7. lardylegs

    lardylegs Occasional commenter

    I'd begin with handwriting. From day 1, home in on who can actually write their name legibly, with a Capital Letter. If they can't, get them practising, every day. Same for the ones who have poor letter formation, if you let them carry on with it, there's no hope for them. It may be boring and seem like overkill, but you have to make a Big Fuss about the way you want work presented. Title, date - at first you may as well be speaking in Portuguese, but after 3 weeks, it starts to sink in....
     
  8. McCahey

    McCahey New commenter

    A bit harsh there Gretta, we're here to help, enough criticism goes on at school.
    I have taught from Y1 to Y6. I am currently in Y5 but would still have a few sleepless nights if told that I was going into Y1 in Sept.
    Anyway, Y3 are lovely! They're a bit overawed at first about being in juniors. Has your school set up any transition activities getting to know you? In the last half term during golden time, they would come in groups in to Y3 to help them to get to know the room and teacher. We would also bring them over for a few playtimes.
    Year 2 are used to working hard for SATs but its still a big change to their day and they found it very long- especially the afternoon because juniors don't have a break. For the first few weeks, we give them an afternoon break and then phase it out. We also have a brief meeting with Y2 parents because they are just as anxiuos as the kids. We outline routines and explain that we are encouraging greater independance- teachers won't be putting work in bags, the chn will etc. At my school, KS1 chn are handed directly to parents at hometime but not in KS 2. For the first week we line the chn up in the playground and call parents to us. Its helps to pick out faces and reassures all.
    Let the chn know what your first topic will be and give a small research task for the hols. Above all, have high expectations. They leave Y2 having worked hard and capable of lots
    I know that a lot of this is about transition and its not all possible in your current situation but its important.

    Good luck and enjoy the year.[​IMG]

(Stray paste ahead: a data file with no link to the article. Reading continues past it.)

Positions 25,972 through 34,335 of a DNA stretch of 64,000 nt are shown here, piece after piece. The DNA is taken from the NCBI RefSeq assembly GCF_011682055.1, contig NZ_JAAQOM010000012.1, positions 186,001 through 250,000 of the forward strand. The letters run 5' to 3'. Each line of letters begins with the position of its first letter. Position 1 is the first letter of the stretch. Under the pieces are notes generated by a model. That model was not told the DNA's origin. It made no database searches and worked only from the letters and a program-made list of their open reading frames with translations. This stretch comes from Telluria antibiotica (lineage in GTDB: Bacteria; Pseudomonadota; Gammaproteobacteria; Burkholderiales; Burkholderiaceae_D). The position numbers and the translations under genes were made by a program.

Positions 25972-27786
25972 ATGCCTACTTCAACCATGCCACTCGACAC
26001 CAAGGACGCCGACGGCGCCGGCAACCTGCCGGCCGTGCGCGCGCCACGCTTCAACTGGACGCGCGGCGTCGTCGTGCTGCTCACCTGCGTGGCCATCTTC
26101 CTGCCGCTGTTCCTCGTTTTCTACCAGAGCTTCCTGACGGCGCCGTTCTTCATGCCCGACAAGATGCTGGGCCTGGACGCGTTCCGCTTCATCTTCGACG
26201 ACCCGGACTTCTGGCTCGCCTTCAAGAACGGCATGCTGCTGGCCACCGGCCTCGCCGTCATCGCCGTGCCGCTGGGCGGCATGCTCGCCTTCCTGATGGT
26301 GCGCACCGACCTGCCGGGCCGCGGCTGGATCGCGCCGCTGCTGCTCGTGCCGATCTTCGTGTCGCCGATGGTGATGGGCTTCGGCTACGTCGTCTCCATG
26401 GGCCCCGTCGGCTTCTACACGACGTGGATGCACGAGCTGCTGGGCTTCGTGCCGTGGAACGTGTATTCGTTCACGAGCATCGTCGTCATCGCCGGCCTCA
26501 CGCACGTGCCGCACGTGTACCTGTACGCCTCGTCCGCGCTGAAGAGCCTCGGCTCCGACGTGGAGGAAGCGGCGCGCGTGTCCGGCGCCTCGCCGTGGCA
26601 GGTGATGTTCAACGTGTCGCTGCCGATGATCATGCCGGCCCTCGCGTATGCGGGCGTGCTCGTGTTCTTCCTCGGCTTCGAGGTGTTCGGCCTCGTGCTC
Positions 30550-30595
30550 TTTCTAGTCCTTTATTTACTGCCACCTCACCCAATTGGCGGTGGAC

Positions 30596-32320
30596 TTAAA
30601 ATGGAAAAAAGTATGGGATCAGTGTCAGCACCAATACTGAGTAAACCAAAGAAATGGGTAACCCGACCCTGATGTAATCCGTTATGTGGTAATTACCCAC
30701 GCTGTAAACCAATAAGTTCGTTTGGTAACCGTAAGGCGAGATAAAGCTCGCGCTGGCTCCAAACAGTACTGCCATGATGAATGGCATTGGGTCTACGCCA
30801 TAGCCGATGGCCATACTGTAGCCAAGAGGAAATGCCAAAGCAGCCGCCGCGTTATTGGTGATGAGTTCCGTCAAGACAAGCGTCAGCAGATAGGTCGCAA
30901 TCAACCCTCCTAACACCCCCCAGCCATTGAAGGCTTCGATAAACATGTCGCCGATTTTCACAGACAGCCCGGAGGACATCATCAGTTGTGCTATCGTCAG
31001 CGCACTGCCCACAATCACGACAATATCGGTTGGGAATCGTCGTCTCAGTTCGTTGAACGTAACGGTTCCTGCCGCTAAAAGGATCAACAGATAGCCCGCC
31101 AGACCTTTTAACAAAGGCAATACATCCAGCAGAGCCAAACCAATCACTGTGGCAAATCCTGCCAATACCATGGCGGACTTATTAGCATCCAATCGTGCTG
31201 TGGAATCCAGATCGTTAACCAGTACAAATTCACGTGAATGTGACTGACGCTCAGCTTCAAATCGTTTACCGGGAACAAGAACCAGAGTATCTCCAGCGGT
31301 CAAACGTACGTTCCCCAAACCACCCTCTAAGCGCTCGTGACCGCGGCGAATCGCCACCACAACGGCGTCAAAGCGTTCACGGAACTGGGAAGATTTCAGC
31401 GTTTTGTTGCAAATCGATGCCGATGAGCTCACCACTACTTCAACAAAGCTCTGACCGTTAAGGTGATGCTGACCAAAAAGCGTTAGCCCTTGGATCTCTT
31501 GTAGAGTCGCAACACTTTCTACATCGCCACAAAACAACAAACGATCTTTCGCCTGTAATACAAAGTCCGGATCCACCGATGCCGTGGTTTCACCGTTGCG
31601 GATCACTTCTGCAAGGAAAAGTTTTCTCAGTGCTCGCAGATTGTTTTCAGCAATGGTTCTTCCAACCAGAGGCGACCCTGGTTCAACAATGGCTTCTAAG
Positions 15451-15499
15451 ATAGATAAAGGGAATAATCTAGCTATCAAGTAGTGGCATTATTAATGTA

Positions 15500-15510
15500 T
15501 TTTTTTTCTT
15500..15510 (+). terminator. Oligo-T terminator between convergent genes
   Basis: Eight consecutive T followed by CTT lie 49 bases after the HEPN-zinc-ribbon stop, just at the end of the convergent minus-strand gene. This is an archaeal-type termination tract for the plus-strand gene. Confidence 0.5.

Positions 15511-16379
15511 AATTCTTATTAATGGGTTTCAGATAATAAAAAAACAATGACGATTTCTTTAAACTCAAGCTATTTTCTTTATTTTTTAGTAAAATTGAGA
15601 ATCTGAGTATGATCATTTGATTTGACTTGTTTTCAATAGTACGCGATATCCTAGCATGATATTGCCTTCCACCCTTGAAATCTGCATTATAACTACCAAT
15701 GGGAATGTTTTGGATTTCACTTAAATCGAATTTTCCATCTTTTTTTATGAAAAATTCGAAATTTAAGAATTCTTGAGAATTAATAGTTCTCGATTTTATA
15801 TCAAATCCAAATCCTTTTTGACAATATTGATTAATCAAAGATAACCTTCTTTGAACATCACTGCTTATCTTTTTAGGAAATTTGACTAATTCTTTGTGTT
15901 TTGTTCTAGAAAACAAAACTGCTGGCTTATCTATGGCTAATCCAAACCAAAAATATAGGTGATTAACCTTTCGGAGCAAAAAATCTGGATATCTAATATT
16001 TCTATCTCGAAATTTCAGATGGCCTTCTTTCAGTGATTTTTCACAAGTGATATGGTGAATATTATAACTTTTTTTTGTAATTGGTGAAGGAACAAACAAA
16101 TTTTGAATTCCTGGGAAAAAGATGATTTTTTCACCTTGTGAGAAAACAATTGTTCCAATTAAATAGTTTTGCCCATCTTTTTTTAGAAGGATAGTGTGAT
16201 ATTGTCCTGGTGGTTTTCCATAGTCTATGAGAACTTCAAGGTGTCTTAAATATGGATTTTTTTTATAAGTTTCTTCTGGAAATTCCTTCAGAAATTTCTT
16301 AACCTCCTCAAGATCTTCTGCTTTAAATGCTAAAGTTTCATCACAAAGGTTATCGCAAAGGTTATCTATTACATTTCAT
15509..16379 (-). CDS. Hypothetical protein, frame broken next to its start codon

9. Year 3 are lovely! I currently teach year 3 and am lucky that I will have some of the same children next year when I go up to year 4. I completely agree with some of the other comments about making sure the children are independant, my class have really benefitted from this and have a much more mature outlook than some of the older children at my school. I usually start off with basic skills in Reading, Writing and Numeracy to give myself a baseline assessment. I talk about presentation with the children and have hammered this into them all year and the results in their work are amazing. Set up a reading corner in your class based around a book that you will read with your class. I have done the BFG with a cave of dreams in bottles, The Lion, The Witch and the Wardrobe where I used fake snow and parts of Christmas trees and we're now on Stig of The Dump with wall paintings and fake animal furs for them to sit on. The amount of writing you can get out of this at the start of a term is a great way to get to know your class. I've also used the SEAL unit of 'New Beginnings' at the start of the year with lots of team building activities as the classes had been mixed from the previous year and didn't know each other very well. We did all the usual things such as making a class charter/rule book, a letter to parents about their first week at school and what they had learnt, targets for the year etc. it all helped myself and the children feel more comfortable and at ease with one another. Hope some of that helps :)